Narrated by: Lillie Ricciardi, Andrew Eiden
Length: 9 hrs and 52 mins
Release date: 07-12-22
YA fiction / to review
Ya fiction, the emotional kind, the ones I always pick. In this one two people are running from their pain.
Eden moved to a place of her own and numbs her pain with work and sleep. And blames herself. Come on Eden! Like you could have stopped your bestie! She would always have gone out.
Then there is Truman, who is also blaming himself. Like hello. You were having a party, your sister would always have gone out anyway.
They were also kissing at the time and thinks that if they are together all hell will break loose. But yes grief makes people numb and dumb. But they really needed to talk to someone. Eden was depressed, Truman felt like he could go suicidal. And they never really dealt with their grief either in a healthy way. I think they could have lift each other up.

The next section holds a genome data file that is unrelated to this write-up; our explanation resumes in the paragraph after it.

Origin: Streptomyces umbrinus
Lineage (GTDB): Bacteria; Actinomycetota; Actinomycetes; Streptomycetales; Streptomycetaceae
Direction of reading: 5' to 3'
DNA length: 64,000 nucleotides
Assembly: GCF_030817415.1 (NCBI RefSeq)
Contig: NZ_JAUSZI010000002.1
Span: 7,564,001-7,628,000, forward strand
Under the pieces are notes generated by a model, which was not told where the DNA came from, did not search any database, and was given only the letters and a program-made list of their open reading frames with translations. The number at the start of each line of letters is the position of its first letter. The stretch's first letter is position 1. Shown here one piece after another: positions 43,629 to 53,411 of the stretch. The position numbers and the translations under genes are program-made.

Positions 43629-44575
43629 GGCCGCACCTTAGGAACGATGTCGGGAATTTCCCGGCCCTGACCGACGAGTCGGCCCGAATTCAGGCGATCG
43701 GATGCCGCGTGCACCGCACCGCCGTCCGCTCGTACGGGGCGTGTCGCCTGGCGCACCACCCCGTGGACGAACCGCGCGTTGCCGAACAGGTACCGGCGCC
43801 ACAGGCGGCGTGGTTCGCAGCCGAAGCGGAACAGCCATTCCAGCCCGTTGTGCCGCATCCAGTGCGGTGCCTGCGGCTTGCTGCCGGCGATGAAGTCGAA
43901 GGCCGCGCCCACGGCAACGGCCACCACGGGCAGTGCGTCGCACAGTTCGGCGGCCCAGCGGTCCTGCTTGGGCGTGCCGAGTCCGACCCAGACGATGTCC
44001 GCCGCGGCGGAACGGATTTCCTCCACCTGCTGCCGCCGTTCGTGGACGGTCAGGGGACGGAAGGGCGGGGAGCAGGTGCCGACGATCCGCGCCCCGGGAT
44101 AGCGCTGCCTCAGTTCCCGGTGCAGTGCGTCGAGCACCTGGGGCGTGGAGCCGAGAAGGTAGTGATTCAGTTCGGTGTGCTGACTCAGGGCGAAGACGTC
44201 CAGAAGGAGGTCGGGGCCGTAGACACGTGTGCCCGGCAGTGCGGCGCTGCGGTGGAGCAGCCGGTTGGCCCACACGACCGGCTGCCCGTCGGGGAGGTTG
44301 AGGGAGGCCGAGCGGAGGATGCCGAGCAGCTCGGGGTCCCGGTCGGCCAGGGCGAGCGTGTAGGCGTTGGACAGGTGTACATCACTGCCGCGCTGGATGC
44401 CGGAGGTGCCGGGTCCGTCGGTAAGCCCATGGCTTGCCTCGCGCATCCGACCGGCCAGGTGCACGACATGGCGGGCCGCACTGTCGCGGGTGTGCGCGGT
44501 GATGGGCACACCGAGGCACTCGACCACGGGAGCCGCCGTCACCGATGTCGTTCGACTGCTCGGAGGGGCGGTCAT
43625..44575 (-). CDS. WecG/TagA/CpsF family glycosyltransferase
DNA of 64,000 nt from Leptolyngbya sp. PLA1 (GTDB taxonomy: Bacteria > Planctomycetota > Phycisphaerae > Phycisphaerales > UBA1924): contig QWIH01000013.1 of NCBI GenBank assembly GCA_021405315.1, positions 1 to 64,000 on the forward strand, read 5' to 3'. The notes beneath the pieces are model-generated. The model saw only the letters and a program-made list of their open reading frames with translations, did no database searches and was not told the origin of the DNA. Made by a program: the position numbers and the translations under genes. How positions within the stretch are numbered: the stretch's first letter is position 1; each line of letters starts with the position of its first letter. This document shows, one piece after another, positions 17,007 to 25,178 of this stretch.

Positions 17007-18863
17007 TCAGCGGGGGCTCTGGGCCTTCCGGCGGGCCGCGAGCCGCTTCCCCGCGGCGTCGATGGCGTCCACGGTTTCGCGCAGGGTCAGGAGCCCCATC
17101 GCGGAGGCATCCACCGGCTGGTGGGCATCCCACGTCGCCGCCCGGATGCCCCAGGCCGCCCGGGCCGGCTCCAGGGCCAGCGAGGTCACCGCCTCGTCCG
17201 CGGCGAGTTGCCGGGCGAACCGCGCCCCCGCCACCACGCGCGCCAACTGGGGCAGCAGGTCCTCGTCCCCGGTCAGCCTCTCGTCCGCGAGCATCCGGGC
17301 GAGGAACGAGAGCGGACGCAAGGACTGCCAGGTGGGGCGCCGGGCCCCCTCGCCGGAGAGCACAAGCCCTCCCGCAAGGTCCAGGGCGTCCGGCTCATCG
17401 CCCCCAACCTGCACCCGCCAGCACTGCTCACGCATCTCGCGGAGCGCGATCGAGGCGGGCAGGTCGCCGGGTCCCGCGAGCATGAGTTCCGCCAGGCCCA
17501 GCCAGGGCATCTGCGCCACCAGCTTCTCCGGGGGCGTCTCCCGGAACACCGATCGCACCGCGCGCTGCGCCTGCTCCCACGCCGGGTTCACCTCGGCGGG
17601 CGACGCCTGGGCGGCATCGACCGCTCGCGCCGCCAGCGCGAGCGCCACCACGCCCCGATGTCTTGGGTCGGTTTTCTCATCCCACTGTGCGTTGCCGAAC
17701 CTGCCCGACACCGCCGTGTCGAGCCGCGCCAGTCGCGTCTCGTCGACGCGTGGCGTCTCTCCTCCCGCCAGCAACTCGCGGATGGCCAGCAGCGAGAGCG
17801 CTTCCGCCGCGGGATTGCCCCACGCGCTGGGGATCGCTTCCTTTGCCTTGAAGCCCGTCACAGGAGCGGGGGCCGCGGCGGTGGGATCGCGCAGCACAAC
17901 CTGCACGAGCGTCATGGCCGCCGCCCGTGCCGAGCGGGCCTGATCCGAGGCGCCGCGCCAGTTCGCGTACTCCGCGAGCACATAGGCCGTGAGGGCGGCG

Not a lot happens. Grief, meeting again and letting go...not of the grief though. I just wanted them to grow a bit, now it was just sad.
Not sure about this one. I listened but yes I never felt anything.
Still the narrators did their best with what they had to work with.
Eden had her best friend Katie--she didn’t need anyone else. But then there was Truman.
Katie’s older brother, the artist. The recluse. The boy with the innocent smile and the dangerous eyes.
Eden had never really known Truman--not until the night of Katie’s accident. That was the night they’d finally let each other into their orbit--only to have the sky come crashing down on them.
With Katie in the hospital and Truman fleeing from his grief without a word, Eden is left alone to grapple with her own pain. But when Truman returns to the city, can Eden let him back into her life knowing that their first kiss is what tore their world apart?